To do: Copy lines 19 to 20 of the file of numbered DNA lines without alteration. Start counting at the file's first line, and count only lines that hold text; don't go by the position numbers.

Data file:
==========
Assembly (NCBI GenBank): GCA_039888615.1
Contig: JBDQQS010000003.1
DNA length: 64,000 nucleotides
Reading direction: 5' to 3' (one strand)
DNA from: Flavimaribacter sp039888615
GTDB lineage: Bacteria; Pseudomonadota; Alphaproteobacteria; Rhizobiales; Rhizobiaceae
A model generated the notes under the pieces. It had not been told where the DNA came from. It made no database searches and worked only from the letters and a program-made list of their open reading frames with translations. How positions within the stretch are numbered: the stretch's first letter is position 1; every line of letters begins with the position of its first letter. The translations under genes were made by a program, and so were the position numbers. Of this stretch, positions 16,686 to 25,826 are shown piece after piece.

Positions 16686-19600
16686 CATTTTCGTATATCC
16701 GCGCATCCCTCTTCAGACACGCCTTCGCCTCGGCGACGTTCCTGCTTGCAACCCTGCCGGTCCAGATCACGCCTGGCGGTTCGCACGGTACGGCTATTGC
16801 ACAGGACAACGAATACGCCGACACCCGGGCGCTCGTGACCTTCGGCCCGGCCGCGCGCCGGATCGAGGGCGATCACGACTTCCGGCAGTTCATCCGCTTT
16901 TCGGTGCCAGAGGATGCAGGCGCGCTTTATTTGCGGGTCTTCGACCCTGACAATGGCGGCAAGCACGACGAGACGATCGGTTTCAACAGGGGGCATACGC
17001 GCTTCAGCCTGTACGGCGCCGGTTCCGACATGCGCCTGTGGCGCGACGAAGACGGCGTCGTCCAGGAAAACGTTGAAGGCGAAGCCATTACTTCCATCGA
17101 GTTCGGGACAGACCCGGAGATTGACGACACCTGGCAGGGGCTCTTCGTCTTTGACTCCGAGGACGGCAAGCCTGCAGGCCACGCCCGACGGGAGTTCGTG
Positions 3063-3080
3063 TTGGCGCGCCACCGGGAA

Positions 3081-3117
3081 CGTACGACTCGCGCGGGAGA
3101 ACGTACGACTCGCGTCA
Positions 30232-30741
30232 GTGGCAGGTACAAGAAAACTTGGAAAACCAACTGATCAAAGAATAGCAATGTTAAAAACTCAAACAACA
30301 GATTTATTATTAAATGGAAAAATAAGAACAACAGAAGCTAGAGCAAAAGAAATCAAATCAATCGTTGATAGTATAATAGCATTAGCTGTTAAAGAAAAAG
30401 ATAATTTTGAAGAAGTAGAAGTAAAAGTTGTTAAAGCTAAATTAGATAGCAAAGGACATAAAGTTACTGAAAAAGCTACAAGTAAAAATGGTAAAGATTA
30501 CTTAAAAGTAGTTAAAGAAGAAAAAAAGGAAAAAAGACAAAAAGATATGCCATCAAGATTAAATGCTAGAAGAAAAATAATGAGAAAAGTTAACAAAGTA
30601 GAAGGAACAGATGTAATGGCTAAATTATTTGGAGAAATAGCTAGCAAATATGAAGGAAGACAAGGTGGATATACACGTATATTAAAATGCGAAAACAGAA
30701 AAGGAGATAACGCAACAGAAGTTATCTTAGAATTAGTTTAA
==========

3101 ACGTACGACTCGCGTCA
Positions 30232-30741